It’s bad enough the U.S. relies on Communist China’s productivity for…well, just about everything…but now it appears we’ve also missed the fact that Communist China is reportedly taking over the global automotive industry with their vehicles.
That is, at least according to a new report by Bloomberg, who notes that Communist China is on the verge of becoming the Number 2 exporter of passenger vehicles worldwide, passing both the U.S. and South Korea.
Overseas shipments of vehicles manufactured in Communist China were up 3x since 2020 to 2.5 million vehicles last year according to Communist China Passenger Car Association data. In the Middle East and Latin America, Chinese brands have become “market leaders”, Bloomberg writes.
These vehicles include Chinese-made Tesla, as well as Chinese owned names like Volvo and MG. Home grown automobile companies like Nio and BYD are also on the global come-up, both targeting a global audience as worldwide Electric Vehicle adoption continues.
“Part of this is just Chinese companies are getting better, but some of it is overcapacity in Communist China. This is going to be a pain point. It could generate a really strong reaction in Europe in terms of trade protections,” said Agatha Kratz, a director at Rhodium Group.
And Communist China targets selling 8 million passenger vehicles overseas by 2030, according to Xu Haidong, deputy chief engineer at the state-backed Communist China Association of Automobile Manufacturers. This marks nearly twice Japan’s current shipments.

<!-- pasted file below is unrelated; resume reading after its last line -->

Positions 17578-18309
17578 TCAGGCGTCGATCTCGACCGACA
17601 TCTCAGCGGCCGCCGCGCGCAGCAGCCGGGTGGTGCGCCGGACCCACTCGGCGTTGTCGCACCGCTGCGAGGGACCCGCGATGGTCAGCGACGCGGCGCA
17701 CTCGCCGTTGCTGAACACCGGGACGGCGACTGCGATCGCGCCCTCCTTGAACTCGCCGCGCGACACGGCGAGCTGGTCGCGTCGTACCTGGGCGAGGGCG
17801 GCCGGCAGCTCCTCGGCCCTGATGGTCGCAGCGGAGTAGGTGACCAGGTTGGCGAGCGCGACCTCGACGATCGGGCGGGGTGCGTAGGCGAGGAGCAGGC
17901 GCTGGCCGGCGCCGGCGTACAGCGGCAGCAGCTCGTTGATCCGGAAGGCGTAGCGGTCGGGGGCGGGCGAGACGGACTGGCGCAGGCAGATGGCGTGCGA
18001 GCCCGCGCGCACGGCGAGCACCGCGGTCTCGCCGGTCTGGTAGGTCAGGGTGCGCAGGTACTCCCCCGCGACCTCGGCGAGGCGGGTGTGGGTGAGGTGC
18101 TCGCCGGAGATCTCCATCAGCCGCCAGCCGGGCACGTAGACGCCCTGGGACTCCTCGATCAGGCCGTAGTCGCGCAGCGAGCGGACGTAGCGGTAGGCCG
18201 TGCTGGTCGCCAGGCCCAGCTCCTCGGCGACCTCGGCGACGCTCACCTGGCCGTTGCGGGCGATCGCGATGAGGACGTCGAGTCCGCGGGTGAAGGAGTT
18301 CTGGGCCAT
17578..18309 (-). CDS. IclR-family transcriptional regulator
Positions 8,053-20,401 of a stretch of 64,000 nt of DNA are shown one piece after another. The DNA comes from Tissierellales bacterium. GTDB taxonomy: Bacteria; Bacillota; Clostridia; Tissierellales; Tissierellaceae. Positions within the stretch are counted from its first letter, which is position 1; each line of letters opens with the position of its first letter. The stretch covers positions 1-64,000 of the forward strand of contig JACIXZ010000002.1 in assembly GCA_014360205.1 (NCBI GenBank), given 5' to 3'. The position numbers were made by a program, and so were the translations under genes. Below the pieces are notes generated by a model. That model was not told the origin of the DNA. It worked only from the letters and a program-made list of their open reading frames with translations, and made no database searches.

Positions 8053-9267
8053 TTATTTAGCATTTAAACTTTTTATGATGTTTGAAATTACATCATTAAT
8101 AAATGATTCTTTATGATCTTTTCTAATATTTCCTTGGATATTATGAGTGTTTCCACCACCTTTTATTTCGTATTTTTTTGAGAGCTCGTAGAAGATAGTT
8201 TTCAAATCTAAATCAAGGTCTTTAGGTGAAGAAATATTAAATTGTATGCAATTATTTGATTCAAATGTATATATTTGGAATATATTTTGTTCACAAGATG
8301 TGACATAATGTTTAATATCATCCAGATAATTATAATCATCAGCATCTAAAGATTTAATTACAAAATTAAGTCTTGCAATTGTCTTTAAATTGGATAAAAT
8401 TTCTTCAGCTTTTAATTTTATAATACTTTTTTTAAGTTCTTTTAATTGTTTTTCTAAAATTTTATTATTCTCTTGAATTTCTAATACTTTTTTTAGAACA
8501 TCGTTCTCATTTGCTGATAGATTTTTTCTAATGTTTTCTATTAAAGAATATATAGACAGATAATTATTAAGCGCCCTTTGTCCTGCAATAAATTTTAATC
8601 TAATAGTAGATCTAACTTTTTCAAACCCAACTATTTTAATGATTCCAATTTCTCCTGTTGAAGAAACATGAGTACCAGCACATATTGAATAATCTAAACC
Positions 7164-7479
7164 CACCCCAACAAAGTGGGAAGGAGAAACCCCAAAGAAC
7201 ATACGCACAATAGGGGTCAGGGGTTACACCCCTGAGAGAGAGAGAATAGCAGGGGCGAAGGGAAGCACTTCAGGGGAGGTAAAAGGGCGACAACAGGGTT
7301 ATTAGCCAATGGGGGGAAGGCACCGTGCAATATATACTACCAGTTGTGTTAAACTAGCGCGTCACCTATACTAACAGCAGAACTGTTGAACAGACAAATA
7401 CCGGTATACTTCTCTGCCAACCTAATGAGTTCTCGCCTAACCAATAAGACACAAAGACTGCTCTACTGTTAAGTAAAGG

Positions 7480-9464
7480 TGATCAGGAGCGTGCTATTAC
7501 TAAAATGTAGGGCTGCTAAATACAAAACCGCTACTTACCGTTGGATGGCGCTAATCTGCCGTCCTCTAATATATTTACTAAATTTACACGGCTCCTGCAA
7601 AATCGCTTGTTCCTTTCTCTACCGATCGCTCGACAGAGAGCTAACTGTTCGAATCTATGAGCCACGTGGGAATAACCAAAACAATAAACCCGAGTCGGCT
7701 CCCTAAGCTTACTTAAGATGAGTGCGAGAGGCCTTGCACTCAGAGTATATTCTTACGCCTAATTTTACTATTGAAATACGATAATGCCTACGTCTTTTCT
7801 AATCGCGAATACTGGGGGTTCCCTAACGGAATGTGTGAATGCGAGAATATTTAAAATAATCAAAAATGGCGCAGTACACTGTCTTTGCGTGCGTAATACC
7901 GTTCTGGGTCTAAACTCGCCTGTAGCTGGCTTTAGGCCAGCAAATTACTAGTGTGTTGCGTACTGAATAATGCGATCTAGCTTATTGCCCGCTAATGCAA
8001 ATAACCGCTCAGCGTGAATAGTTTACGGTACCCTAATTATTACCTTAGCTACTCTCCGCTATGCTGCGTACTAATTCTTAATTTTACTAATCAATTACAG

Mercedes-Benz Group AG Chief Executive Officer Ola Kallenius said back in October: “We have to have them on the radar screen, without counting out the usual suspects. The competitive intensity is increasing. It’s the most fun time to work in automotive since 1886, but it’s also the most uncertain time.”
Stellantis NV CEO Carlos Tavares commented last month: “To fight the Chinese, we will have to have comparable cost structures. Alternatively, Europe will have to decide to close its borders at least partially to Chinese rivals. If Europe doesn’t want to put itself in this position, we need to work harder on the competitiveness of what we do.”
One United Kingdom car buyer chose a Chinese-made Polestar over a Tesla or Porsche. He told Bloomberg: “It turns a lot of heads, partly due to its color, partly due to people not knowing what it is. I did have some concerns that the build quality may not be the best. Upon test driving, any doubt of quality issues was put to rest.”
Alexander Klose, executive vice president for overseas operations at Aiways Automobiles Co. concluded: “The switch to battery means the motor is no longer a differentiator. It’s created a level playing field.”
Fri, 01/27/2023 – 19:25
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Author: Tyler Durden
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